For the Times I Don't Tell You I'm Struggling With Anxiety
Just know that no matter what, I care about you. If I ever hesitate to share my struggle with you, no matter how much you ask, it’s because I’m afraid you’ll leave. You’ve seen how I am day-to-day, absolutely fine right? Wrong. Although, maybe you already know.
The truth is, there are days where I can hardly hold it together. Going through years of depression and suicidal thoughts can change your personality. Struggling with anxiety and low mood disorder means that most of the time, I’m just hiding what’s really going on inside. I can’t remember a time when I wasn’t struggling with mental illness. I’m afraid of developing more diagnoses and symptoms until my toiletries bag outweighs my clothes bag on vacation. Do you want me to tell you about this? Or to tell you how emotionally unstable I’m slowly becoming, like when I teared up multiple times watching “Eddie the Eagle”? Or how my exhaustion level continues to skyrocket — mentally from being anxious and constantly around people, emotionally from bottling everything up inside and physically from difficulties sleeping? Even if you genuinely want to know when you ask how I’m doing, I’m scared that being completely honest, or at least going deeper than a simple, “I’ve been better,” will be enough to scare you away. To be honest, I’m scared of being deadweight in our friendship.
It’s hard having to redefine success. To have to accept walking out the door without exhaustion or worry as a morning gone well. To celebrate waking up after a luxurious seven hours of unbroken sleep. Not to be nauseous once during an entire day. To come home and not worry about or analyze every conversation. To go to a therapy session and be honest about how my last week has gone. To have a crappy day and not be debilitated by anxiety at the end of it. I look around me and see so many people standing on a pedestal, and even though I know everyone has different challenges and success, and I’m level with where they’re building, my foundations are in a deep hole. Success to me is not seeing the world like that every day.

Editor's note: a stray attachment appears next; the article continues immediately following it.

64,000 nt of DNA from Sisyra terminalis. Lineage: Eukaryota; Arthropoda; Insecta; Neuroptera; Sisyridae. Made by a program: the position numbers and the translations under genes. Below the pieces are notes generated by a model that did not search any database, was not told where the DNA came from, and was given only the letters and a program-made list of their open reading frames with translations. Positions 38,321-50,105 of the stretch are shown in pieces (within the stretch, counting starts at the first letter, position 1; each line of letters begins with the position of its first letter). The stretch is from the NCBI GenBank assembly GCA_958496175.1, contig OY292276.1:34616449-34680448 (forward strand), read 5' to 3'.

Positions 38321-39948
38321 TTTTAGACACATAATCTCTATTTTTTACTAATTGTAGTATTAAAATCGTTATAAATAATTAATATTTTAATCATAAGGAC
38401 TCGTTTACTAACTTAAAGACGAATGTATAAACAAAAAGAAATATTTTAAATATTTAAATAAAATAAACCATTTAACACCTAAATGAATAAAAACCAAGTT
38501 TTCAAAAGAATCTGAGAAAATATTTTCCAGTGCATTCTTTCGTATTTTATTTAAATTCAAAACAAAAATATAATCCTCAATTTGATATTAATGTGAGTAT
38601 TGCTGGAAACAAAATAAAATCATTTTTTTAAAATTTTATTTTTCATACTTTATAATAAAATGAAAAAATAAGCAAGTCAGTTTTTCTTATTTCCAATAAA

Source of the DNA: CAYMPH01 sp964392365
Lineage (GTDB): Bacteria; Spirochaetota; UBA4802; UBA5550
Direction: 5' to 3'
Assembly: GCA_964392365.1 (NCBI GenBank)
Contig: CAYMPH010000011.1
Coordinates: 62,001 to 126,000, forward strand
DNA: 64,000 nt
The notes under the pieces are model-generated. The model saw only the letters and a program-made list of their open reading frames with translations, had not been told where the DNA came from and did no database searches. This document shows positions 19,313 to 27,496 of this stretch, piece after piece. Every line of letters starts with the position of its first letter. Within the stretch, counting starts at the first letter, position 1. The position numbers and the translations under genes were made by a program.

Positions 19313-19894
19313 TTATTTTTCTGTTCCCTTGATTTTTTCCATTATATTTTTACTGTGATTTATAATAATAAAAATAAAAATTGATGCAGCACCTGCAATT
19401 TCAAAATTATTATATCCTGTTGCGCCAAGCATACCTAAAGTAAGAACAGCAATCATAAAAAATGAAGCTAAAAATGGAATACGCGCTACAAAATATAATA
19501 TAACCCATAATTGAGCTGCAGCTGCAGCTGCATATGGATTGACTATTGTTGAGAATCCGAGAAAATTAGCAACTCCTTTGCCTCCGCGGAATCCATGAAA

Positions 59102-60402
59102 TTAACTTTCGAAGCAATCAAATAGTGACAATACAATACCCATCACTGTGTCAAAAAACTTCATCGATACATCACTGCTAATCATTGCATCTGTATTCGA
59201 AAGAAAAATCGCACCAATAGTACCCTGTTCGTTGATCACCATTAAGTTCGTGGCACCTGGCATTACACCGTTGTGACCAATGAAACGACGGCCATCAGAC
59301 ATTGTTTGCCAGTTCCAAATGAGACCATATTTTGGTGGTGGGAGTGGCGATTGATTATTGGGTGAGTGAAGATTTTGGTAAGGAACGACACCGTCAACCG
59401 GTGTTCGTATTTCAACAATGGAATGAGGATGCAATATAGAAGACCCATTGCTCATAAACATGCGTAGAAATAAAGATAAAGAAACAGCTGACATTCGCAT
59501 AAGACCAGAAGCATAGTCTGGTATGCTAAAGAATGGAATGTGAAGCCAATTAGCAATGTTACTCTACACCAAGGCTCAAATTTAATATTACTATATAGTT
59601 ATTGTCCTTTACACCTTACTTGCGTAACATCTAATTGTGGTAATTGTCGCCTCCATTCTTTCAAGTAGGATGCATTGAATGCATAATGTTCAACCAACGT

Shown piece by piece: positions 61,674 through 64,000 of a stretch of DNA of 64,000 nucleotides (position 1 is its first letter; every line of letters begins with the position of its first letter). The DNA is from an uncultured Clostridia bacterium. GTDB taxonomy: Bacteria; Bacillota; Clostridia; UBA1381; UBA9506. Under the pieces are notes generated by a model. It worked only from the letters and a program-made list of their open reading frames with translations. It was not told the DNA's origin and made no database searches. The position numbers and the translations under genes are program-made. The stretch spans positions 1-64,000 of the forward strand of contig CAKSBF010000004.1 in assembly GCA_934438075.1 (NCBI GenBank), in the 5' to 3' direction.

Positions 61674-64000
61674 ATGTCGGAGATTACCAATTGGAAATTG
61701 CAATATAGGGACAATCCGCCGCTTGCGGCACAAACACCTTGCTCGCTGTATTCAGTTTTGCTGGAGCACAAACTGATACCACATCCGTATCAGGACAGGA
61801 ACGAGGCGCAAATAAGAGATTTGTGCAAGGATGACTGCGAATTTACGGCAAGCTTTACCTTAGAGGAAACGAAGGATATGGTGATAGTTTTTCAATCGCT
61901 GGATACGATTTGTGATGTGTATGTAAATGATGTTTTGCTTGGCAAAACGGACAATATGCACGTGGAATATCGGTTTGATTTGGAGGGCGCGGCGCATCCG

And here’s the toughest part — I don’t see the world like that all the time. There are days where I am fine, where I can honestly tell you that (almost) nothing is wrong. Sometimes all it takes for things to get better is just a text or a conversation to help me remember that I’m not alone and that whatever new horror I’m fixated on won’t be the end of the world. But then I’m afraid I’ll sound like the boy who cried wolf when life isn’t easy. “Yesterday wasn’t like this, so why is this coming up now?” is how I picture you responding. So there are times when I hide my problems behind a smile and simply wonder if it’s obvious I’m hiding something.
And I know you care about me, because you’ve said so, but I know that as well as I know what the dark side of the moon looks like. I’m scared you’ll give up on me. That I’m too much of a drag to you. If I ignore a text from you, it’s because I don’t have the energy to worry about how to respond to you. But if you ignore a text from me, it’s full alarm bells in my brain. “Why? What did I do wrong? How can I make this up?” I’m scared that one day you won’t respond anymore. That I’m too high-maintenance. I know it might seem silly, but every time you gloss over something I’ve just said or passed off a joke I told, I’m scared there’s more going on, even when there isn’t.
I know I have a few irrational fears. But just because you tell me to ignore the lies doesn’t mean I can so easily. I know I’m not perfect, but I’ve been left on the curb, abandoned by those I thought cared most about me. Those are the traumas that I write about to process, that I discuss at therapy and that haunt me unceasingly. Sometimes even a heartfelt assertion can feel like a Band-Aid on trauma. But knowing that you’re saying it, sticking with me through everything and carrying the weight when I can’t means more to me than I can ever share.
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